Optimize a Native Executable with Profile-Guided Optimizations

GraalVM Native Image offers quick startup and less memory consumption for a Java application, running as a native executable, by default. You can optimize this native executable even more for additional performance gain and higher throughput by applying Profile-Guided Optimizations (PGO).

With PGO you can collect the profiling data in advance and then feed it to the native-image tool, which will use this information to optimize the performance of the resulting binary.

Note: PGO is available with GraalVM Enterprise Edition only.

This guide shows how to apply PGO and transform your Java application into an optimized native executable.

Run a Demo #

For the demo part, you will run a Java application performing queries implemented with the Java Streams API. A user is expected to provide two integer arguments: the number of iterations and the length of the data array. The application creates the data set with a deterministic random seed and iterates 10 times. The time taken for each iteration and its checksum is printed to the console.

Below is the stream expression to optimize:

   .filter(p -> p.getEmployment() == Employment.EMPLOYED)
   .filter(p -> p.getSalary() > 100_000)
   .filter(age -> age > 40)

Follow these steps to build an optimized native executable using PGO.

  1. Save the following code to the file named Streams.java:

    import java.util.Arrays;
    import java.util.Random;
    public class Streams {
      static final double EMPLOYMENT_RATIO = 0.5;
      static final int MAX_AGE = 100;
      static final int MAX_SALARY = 200_000;
      public static void main(String[] args) {
        int iterations;
        int dataLength;
        try {
          iterations = Integer.valueOf(args[0]);
          dataLength = Integer.valueOf(args[1]);
        } catch (Throwable ex) {
          System.out.println("Expected 2 integer arguments: number of iterations, length of data array");
        Random random = new Random(42);
        Person[] persons = new Person[dataLength];
        for (int i = 0; i < dataLength; i++) {
          persons[i] = new Person(
              random.nextDouble() >= EMPLOYMENT_RATIO ? Employment.EMPLOYED : Employment.UNEMPLOYED,
        long totalTime = 0;
        for (int i = 1; i <= 20; i++) {
          long startTime = System.currentTimeMillis();
          long checksum = benchmark(iterations, persons);
          long iterationTime = System.currentTimeMillis() - startTime;
          totalTime += iterationTime;
          System.out.println("Iteration " + i + " finished in " + iterationTime + " milliseconds with checksum " + Long.toHexString(checksum));
        System.out.println("TOTAL time: " + totalTime);
      static long benchmark(int iterations, Person[] persons) {
        long checksum = 1;
        for (int i = 0; i < iterations; ++i) {
          double result = getValue(persons);
          checksum = checksum * 31 + (long) result;
        return checksum;
      public static double getValue(Person[] persons) {
        return Arrays.stream(persons)
            .filter(p -> p.getEmployment() == Employment.EMPLOYED)
            .filter(p -> p.getSalary() > 100_000)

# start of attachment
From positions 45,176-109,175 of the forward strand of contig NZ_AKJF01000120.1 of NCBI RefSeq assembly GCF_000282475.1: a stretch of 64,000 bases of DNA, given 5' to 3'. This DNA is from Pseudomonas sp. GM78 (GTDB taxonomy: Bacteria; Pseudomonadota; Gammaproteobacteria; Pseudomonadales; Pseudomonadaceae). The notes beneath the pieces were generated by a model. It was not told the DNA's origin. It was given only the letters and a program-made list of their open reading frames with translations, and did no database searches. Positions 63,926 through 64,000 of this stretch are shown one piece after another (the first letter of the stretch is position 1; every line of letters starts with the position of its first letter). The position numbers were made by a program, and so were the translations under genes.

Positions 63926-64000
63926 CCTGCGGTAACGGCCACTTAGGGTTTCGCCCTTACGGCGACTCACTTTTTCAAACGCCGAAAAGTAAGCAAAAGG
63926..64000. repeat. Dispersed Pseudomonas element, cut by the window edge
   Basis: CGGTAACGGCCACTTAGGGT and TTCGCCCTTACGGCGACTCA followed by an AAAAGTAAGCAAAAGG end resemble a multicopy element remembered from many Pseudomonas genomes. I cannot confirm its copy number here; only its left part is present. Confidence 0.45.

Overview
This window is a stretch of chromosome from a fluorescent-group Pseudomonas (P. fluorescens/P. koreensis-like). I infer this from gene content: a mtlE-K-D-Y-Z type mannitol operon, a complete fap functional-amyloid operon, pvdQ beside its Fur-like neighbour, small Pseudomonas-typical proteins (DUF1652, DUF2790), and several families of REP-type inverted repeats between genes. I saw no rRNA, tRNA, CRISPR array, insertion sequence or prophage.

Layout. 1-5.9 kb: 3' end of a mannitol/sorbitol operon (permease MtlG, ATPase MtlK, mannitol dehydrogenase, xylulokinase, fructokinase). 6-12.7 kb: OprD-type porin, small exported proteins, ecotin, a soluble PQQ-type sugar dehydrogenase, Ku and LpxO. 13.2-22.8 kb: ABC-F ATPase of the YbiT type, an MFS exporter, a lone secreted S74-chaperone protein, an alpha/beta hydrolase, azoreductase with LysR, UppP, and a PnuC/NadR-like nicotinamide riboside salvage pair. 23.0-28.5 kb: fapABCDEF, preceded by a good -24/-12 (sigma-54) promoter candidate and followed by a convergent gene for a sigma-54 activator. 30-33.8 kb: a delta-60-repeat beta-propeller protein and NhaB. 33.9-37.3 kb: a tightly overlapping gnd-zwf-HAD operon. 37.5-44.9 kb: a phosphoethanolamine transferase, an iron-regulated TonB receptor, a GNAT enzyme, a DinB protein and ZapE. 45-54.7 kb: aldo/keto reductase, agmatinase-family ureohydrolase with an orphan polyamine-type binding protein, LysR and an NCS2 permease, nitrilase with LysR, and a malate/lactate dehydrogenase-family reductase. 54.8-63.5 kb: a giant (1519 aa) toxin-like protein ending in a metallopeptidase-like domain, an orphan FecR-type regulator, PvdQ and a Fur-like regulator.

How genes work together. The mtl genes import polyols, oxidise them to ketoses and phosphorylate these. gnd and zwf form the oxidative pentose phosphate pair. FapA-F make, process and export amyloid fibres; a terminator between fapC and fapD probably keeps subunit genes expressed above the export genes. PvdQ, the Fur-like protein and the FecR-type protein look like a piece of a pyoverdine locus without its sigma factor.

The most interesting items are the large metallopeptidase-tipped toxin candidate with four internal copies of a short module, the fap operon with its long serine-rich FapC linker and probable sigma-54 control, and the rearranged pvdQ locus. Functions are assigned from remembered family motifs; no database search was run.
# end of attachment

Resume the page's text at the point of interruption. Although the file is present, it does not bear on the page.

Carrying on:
.filter(age -> age >= 40).average()
    enum Employment {
    class Person {
      private final Employment employment;
      private final int age;
      private final int salary;
      public Person(Employment employment, int height, int age) {
        this.employment = employment;
        this.salary = height;
        this.age = age;
      public int getSalary() {
        return salary;
      public int getAge() {
        return age;
      public Employment getEmployment() {
        return employment;
  2. Compile the application:
    $JAVA_HOME/bin/javac Streams.java

    (Optional) Run the demo application, providing some arguments to observe performance.

    $JAVA_HOME/bin/java Streams 100000 200
  3. Build a native executable from the class file, and run it to compare the performance:
     $JAVA_HOME/bin/native-image Streams

    An executable file, streams, is created in the current working directory. Now run it with the same arguments to see the performance:

     ./streams 100000 200

    This version of the program is expected to run slower than on GraalVM’s or any regular JDK.

  4. Build an instrumented native executable by passing the --pgo-instrument option to native-image:

     $JAVA_HOME/bin/native-image --pgo-instrument Streams
  5. Run it to collect the code-execution-frequency profiles:

     ./streams 100000 20

    Notice that you can profile with a much smaller data size. Profiles collected from this run are stored by default in the default.iprof file.

    Note: You can specify where to collect the profiles when running an instrumented native executable by passing the -XX:ProfilesDumpFile=YourFileName option at run time.

  6. Finally, build an optimized native executable by specifying the path to the collected profiles:

     $JAVA_HOME/bin/native-image --pgo=default.iprof Streams

    Note: You can also collect multiple profile files, by specifying different filenames, and pass them to the native-image tool at build time.

    Run this optimized native executable timing the execution to see the system resources and CPU usage:

     time ./streams 100000 200

    You should get the performance comparable to, or faster, than the Java version of the program. For example, on a machine with 16 GB of memory and 8 cores, the TOTAL time for 10 iterations reduced from ~2200 to ~270 milliseconds.

This guide showed how you can optimize native executables for additional performance gain and higher throughput. GraalVM Enterprise Edition offers extra benefits for building native executables, such as Profile-Guided Optimizations (PGO). With PGO you “train” your application for specific workloads and significantly improve the performance.

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